On our lunch today I saw a window cleaning van pull up across the road behind us, me being nosy turned the van around to watch.

 

Shocking...fixed brush head doing windows from an angle...no corners or frames and not anything that resembled a rinse. Just a quick scrub.

 

Was good really as I had my new guy with, a great example of how not to do it. I have no idea of what kind of mindset these guys have, it made the green pro video look OCD.

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P4dstar
1 hour ago, paul alan said:

On our lunch today I saw a window cleaning van pull up across the road behind us, me being nosy turned the van around to watch.

 

Shocking...fixed brush head doing windows from an angle...no corners or frames and not anything that resembled a rinse. Just a quick scrub.

 

Was good really as I had my new guy with, a great example of how not to do it. I have no idea of what kind of mindset these guys have, it made the green pro video look OCD.

If you could stop stalking me that would be great 😂

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Nicky
On 08/11/2018 at 18:22, steve garwood said:

Freedom of speech mate. We can see what your getting at.

If you think pro green doe’s a bodge job just say it 🎣

I didn’t say that pro green does a bodge at all

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P4dstar
3 minutes ago, Nicky said:

I didn’t say that pro green does a bodge at all

Yeah but you didn't say he doesn't either 😂😂

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Green Pro Clean Ltd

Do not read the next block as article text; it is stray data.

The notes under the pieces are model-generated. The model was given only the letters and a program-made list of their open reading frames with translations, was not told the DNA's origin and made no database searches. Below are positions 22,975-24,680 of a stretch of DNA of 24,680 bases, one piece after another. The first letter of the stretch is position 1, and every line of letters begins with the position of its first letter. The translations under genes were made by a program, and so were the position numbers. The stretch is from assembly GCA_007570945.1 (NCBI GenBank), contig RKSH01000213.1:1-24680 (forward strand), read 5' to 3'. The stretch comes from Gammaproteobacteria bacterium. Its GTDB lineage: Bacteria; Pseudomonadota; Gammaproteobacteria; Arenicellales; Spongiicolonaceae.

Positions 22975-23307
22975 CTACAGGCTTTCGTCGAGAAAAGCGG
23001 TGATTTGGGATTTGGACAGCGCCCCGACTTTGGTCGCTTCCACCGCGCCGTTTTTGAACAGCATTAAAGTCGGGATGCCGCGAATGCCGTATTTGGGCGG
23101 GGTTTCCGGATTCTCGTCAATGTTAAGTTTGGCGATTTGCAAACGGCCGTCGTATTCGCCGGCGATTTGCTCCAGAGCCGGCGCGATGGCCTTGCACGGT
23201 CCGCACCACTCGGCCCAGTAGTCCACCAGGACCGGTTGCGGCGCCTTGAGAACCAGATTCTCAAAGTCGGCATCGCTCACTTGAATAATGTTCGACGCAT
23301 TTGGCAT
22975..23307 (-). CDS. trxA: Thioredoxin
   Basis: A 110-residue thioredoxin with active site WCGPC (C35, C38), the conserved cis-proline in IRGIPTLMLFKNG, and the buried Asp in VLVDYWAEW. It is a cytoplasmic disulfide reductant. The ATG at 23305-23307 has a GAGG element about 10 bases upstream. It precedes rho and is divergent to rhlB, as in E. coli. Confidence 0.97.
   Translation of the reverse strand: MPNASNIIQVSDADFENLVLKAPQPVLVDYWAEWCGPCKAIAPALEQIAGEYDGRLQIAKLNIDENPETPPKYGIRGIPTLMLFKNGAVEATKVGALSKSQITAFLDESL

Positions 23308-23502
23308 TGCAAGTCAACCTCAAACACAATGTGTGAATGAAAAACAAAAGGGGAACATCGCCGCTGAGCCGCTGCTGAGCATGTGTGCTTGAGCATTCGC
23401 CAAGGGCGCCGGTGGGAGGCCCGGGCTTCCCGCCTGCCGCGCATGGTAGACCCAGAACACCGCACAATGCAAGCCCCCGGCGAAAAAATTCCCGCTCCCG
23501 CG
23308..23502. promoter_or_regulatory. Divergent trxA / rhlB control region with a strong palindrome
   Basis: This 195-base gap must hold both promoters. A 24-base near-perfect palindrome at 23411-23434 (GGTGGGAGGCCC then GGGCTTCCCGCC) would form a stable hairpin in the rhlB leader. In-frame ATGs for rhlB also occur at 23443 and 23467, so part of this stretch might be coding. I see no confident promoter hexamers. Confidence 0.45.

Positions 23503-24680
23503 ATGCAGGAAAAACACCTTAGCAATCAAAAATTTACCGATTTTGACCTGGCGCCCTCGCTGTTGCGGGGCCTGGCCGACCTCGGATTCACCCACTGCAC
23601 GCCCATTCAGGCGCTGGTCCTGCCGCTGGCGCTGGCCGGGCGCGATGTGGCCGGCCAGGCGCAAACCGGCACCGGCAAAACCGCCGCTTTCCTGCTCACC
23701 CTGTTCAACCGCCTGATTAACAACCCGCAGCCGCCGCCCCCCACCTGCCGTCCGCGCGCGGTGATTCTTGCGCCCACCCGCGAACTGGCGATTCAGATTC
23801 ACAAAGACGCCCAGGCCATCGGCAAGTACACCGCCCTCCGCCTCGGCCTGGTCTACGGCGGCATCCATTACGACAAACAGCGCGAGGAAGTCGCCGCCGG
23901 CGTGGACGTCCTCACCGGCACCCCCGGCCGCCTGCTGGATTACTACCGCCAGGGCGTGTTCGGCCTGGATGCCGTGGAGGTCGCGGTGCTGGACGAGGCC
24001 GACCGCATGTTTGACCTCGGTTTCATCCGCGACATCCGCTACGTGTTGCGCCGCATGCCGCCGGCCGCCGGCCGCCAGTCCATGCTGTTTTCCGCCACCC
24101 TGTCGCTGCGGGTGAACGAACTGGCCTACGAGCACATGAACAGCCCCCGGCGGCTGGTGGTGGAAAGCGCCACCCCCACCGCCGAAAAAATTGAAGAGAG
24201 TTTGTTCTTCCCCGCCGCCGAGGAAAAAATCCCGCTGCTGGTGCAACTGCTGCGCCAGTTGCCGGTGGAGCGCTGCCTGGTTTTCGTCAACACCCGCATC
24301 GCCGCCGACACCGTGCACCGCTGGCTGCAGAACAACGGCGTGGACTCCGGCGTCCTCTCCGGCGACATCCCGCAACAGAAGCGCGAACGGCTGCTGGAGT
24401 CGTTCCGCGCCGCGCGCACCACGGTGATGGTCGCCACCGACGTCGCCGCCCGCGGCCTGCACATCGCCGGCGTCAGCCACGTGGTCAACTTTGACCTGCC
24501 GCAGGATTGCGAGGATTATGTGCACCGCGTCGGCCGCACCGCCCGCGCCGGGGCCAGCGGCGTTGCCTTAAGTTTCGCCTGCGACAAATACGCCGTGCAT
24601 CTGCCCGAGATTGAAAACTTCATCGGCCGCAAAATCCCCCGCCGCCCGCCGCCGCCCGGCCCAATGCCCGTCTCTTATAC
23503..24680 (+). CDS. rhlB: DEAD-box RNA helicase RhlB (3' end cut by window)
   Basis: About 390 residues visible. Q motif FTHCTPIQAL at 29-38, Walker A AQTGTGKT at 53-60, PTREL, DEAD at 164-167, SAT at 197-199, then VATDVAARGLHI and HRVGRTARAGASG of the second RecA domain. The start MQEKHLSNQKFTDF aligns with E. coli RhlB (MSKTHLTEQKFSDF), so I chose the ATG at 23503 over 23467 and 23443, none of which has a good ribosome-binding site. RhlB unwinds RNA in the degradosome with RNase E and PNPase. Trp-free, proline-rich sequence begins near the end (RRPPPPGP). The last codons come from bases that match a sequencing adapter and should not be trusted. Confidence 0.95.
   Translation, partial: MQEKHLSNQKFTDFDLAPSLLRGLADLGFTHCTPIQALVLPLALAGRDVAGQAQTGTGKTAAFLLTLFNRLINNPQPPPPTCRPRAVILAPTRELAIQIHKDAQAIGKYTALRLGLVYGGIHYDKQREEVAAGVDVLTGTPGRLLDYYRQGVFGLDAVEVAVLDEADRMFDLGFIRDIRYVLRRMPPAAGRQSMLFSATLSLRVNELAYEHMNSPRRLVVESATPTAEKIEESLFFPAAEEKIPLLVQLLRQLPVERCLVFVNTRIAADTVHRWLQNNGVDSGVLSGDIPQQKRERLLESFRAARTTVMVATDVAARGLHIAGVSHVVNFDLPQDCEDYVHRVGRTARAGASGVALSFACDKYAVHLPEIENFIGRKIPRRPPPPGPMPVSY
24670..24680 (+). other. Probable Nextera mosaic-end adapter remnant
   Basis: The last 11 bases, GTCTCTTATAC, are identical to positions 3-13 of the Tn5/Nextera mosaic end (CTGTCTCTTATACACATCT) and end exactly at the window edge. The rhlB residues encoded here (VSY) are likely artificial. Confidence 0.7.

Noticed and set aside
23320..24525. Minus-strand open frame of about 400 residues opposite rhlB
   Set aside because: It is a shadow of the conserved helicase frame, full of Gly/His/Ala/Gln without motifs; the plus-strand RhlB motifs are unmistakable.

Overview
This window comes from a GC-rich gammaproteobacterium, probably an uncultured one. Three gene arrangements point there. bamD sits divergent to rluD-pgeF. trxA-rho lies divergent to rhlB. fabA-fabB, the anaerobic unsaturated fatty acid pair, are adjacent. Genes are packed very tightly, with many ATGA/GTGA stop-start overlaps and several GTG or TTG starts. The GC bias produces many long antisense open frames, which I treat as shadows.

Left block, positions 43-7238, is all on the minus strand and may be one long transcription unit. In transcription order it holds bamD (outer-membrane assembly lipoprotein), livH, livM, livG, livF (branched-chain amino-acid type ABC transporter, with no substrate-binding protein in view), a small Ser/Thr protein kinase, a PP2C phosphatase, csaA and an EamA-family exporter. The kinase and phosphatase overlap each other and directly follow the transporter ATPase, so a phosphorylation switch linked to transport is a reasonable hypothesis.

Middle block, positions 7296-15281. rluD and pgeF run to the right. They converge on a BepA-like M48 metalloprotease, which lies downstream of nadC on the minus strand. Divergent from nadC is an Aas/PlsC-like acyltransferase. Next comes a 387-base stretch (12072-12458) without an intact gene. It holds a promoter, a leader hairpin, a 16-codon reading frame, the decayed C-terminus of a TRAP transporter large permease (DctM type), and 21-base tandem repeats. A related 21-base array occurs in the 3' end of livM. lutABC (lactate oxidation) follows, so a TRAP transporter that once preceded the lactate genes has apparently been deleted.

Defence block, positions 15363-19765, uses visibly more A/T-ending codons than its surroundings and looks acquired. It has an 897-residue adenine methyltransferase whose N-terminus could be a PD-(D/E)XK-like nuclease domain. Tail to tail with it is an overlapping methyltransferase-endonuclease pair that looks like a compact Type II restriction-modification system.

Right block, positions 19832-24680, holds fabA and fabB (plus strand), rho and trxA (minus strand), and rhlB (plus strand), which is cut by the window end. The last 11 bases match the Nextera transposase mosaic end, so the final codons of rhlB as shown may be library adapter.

10 hours ago, RWCleaning said:

Well the word ‘clean’ is subjective/relative

 

No, it's not.  Clean is clean, something is either clean or it isn't clean.   Some may consider 'clean enough' and then it can be subjective but without the word 'enough' there is only clean or not clean. 

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steve garwood
11 hours ago, Nicky said:

I didn’t say that pro green does a bodge at all

Banter mate, banter 😘

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RWCleaning

Well safe to say there’re some opinions on this subject. 

 

I do genuinely believe @Green Pro Clean Ltd And others who say they don’t always rinse on some windows and they come out fine. I wasn’t accusing anyone here of ‘cowboy cleaning’

 

I have mostly 8 weekly rounds, so personally I don’t think I can get away with it, as they all are quite dirty etc, but I have a couple of 6 weekly rounds as well, some aren’t too dirty when I show up, I will continue to practice when I have a little spare time & customer is out.

 

 Thanks for the tips & advice about potential faster ways.